Sources of law

Product liability statutes

Is there a statute that governs product liability litigation?

The relevant statute in the UK is the CPA which imposes strict liability (sometimes referred to as ‘no fault liability’) for defective products that have caused damage to private property or injury. This ‘strict liability’ regime means that persons can bring an action without having to prove negligence. It is merely necessary to prove that the product itself was defective, and that any injury or damage was most likely caused by the product. Product liability claims brought pursuant to the CPA can also be brought in negligence and under contract.

Traditional theories of liability

What other theories of liability are available to product liability claimants?


Negligence is a tort-based avenue by which claimants can bring product liability claims. Manufacturers or other actors in the supply chain can be liable in common law negligence in respect of a defective product. Liability will attach to a defendant who owes a duty of care and subsequently breaches that duty of care, which results in reasonably foreseeable physical loss or damage to the claimant or claimant’s property. A claimant must prove fault on the part of the defendant.



Consumers that are party to a contract with a product supplier can bring a breach of contract claim, if the product supplied is defective or fails to conform to the contract of sale. The claimant would need to show that the supplier, under a contract for the sale of a product, breached an express or implied term of the contract, and that the breach led to loss or damage.

Consumer legislation

Is there a consumer protection statute that provides remedies, imposes duties or otherwise affects product liability litigants?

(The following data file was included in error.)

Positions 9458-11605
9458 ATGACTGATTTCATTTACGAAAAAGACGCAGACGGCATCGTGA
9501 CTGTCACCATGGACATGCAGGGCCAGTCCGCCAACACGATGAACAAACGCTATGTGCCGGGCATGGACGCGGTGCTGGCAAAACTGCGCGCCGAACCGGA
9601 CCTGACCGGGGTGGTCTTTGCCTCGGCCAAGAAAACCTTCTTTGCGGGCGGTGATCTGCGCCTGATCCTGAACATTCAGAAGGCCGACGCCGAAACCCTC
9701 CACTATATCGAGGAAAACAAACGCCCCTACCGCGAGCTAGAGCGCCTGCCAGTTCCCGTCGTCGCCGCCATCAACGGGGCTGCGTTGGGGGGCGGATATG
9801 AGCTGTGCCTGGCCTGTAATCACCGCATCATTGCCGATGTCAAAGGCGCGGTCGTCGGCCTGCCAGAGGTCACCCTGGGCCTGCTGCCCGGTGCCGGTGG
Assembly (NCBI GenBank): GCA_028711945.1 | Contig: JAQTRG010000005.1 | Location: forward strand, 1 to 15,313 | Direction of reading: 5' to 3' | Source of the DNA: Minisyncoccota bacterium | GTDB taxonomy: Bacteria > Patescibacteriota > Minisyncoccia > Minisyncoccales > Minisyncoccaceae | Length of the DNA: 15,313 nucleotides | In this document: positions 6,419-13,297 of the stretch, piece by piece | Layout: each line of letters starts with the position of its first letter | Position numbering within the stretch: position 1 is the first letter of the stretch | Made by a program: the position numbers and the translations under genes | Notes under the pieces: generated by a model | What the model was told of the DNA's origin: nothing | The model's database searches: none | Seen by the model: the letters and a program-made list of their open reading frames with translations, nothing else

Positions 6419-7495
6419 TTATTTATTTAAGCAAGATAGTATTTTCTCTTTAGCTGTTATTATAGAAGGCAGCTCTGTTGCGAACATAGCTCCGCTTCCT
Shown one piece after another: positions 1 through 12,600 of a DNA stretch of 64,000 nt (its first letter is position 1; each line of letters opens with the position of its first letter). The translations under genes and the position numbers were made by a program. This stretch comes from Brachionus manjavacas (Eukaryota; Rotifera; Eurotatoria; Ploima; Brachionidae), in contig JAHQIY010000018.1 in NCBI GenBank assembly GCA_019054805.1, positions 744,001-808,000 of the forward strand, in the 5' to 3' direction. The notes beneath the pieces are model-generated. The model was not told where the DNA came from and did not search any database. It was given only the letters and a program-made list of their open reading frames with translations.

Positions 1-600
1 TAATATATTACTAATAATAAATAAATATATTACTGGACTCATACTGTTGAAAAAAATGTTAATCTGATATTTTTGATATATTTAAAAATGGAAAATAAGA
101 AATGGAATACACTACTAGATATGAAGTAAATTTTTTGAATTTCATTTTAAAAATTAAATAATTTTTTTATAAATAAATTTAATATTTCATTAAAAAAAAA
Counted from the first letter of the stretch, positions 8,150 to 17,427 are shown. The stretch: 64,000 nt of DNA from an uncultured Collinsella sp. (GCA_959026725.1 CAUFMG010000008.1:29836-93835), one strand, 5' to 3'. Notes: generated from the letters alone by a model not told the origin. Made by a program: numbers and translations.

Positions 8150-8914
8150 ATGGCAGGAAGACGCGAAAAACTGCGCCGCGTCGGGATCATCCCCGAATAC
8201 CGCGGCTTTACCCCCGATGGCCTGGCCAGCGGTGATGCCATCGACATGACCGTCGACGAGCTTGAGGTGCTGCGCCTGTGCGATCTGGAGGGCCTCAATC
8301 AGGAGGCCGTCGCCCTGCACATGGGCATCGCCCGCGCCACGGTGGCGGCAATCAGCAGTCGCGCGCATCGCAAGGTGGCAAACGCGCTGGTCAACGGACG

The CPA implemented the EU Product Liability Directive 85/374/ECC into UK law. Part I deals with product liability and imposes a strict liability on manufacturers, importers and retailers for any damage or injury caused by a defective product. Part 2 focuses on consumer safety and Part 3 focuses on misleading price indications.

Criminal law

Can criminal sanctions be imposed for the sale or distribution of defective products?

Criminal sanctions may be imposed for breach of the General Product Safety Regulations 2005.

Producers cannot place a product on the market unless it is a safe product. Any breach of this may amount to a criminal offence under section 20(1) of the General Product Safety Regulations 2005. Any person guilty of such breach may face a jail term (not exceeding 12 months) or a fine which will not exceed £20,000 on conviction on indictment, or both.

Distributors must help to ensure compliance with the relevant safety requirements and cannot offer to supply or supply a product which they know – or should have presumed – is dangerous. Any breach of this may amount to a criminal offence under section 20(2) of the General Product Safety Regulations 2005. Any person guilty of such breach may face a jail term not exceeding three months or a fine not exceeding £5,000 for offences committed before 13 March 2015 and without any limit of amount for any offence after, or both.

Other sanctions apply for other breaches of the General Product Safety Regulations 2005.